I wish you all the best in your recovery.

Cheers,

Katie O'Grady




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[*] posted on 11-21-2015 at 07:15 AM


Katie,

Thank you for writing back! It's interesting how every diagnosis can be so different. I first injured my back nearly 30 years ago and went to great lengths to avoid surgery. Eventually there was nothing left of the L5/S1 disc, at which point even a chiropractor and a surgeon known for his use of microsurgery recommended fusion. Now the TSA will get a surprise every time they put me through the X-ray machine!

I hope your pain is manageable without the meds. I only had morphine in the hospital and it turned me into a zombie. Oxycodone and Oxycontin had me on the nods and had other side effects that were pretty hard to live with. I honestly don't know how anyone could become addicted to the stuff.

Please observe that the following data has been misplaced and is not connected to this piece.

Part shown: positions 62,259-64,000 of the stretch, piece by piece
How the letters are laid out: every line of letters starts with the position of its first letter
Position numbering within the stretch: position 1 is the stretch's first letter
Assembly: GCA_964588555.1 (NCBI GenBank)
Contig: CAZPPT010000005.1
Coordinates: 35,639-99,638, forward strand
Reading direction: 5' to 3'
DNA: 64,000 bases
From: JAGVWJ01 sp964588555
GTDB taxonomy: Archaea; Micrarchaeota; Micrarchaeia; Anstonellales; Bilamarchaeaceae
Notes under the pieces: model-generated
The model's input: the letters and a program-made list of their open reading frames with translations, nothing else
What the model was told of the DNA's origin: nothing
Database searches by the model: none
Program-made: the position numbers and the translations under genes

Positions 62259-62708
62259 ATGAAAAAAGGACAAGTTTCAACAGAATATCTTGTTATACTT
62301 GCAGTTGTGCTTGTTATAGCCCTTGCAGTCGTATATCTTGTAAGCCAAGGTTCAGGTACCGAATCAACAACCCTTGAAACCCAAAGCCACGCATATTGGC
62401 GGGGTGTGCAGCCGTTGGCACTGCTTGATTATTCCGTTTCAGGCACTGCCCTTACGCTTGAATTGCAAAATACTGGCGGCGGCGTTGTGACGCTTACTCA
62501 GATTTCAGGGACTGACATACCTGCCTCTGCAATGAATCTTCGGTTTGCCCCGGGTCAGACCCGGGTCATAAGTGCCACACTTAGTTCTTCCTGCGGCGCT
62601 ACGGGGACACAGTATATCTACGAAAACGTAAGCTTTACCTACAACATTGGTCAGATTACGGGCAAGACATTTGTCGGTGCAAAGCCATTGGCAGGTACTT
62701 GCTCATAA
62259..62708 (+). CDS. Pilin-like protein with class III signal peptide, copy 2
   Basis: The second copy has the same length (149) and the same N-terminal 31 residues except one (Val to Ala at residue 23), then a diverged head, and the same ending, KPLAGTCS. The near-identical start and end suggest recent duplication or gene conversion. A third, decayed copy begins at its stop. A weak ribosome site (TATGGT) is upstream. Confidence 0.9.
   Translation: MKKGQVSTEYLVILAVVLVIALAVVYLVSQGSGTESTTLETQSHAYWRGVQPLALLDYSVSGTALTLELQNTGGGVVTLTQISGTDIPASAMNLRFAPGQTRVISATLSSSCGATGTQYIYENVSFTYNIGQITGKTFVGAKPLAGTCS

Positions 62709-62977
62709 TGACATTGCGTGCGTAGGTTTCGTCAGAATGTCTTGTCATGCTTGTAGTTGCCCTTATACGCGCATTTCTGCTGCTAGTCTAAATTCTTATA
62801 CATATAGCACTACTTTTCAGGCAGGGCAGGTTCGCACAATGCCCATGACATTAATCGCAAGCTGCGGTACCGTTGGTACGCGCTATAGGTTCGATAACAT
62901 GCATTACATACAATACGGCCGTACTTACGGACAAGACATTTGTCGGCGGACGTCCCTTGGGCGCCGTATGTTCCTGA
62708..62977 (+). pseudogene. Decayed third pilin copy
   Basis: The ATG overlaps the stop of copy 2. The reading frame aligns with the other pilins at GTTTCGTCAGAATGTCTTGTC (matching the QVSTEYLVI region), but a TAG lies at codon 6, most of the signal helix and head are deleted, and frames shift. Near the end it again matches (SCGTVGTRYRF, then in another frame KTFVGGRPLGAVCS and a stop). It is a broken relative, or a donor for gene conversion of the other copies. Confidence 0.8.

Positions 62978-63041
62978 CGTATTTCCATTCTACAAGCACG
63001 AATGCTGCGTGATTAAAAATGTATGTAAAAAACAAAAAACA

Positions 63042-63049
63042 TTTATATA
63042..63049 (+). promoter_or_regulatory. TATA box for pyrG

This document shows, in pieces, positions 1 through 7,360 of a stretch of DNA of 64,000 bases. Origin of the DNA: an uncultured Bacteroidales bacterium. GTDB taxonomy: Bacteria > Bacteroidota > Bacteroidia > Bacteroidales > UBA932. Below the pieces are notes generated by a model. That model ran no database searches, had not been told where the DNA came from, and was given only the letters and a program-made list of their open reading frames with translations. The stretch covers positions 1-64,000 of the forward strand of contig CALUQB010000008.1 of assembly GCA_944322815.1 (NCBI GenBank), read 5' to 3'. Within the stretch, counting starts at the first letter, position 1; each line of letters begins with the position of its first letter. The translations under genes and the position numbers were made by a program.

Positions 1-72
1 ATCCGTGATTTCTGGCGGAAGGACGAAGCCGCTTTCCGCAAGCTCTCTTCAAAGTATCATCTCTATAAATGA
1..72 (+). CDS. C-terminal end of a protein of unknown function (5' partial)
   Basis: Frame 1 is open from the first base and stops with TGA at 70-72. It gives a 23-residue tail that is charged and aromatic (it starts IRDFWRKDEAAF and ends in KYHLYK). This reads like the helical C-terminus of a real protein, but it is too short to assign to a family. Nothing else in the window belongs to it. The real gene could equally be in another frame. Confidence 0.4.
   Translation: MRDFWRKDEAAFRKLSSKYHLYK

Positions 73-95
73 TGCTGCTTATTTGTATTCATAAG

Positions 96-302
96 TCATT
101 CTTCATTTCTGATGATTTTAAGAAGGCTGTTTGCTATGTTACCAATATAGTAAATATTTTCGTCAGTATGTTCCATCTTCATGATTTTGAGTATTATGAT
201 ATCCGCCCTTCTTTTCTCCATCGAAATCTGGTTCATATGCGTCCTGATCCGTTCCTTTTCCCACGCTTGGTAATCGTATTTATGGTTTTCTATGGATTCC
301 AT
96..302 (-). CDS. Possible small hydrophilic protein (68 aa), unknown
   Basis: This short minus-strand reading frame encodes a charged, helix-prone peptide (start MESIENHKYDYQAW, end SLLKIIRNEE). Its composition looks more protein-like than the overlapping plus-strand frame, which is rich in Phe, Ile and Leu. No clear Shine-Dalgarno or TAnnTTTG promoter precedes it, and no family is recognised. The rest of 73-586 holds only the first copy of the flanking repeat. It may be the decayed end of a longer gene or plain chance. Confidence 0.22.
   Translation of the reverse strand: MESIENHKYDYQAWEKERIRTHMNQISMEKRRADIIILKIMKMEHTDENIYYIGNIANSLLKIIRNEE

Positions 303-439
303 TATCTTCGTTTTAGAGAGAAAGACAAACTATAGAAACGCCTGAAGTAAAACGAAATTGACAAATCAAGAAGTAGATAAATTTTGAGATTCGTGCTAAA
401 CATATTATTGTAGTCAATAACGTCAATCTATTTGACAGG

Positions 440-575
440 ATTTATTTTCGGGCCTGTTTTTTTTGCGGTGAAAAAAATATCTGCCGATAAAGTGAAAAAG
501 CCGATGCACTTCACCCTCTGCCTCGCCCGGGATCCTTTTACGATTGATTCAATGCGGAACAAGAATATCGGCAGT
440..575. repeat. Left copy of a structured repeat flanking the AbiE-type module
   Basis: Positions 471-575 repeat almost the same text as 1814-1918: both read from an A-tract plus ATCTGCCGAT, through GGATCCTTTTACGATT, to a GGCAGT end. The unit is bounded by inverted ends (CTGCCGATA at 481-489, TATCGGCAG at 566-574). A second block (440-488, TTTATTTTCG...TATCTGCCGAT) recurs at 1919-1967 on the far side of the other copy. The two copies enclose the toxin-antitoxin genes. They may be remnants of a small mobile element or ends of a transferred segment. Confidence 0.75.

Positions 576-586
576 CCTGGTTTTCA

In any case, it's encouraging to hear that you were able to get a high level of surgical care in Mexico, although it seems that you had to do a significant amount of research to get it. In a way it's fortunate for me that my surgery took place now, a few years before retirement, but I'd be naive if I thought that my need for critical care was over, and that I'd always be in a part of the world with no shortage of doctors. Very sobering - in more ways than one!

I hope your recovery is speedy, and that you're back to 100% before you know it. You and your lovely family deserve the best.

Paul




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[*] posted on 11-21-2015 at 03:28 PM


I had my right knee replaced Sept.11th after an X ray indicated the knee was severaly damaged. I commented that them knee was not that much
of a bother to me however I have had a limp for years and the leg was bowed out slightly but my hips gave me problems. So the knee was replaced and my leg is now straight. However the pain in my hips is still with me and in fact has increased. X rays indicate I need to have my hip replaced.
I am being rebuilt!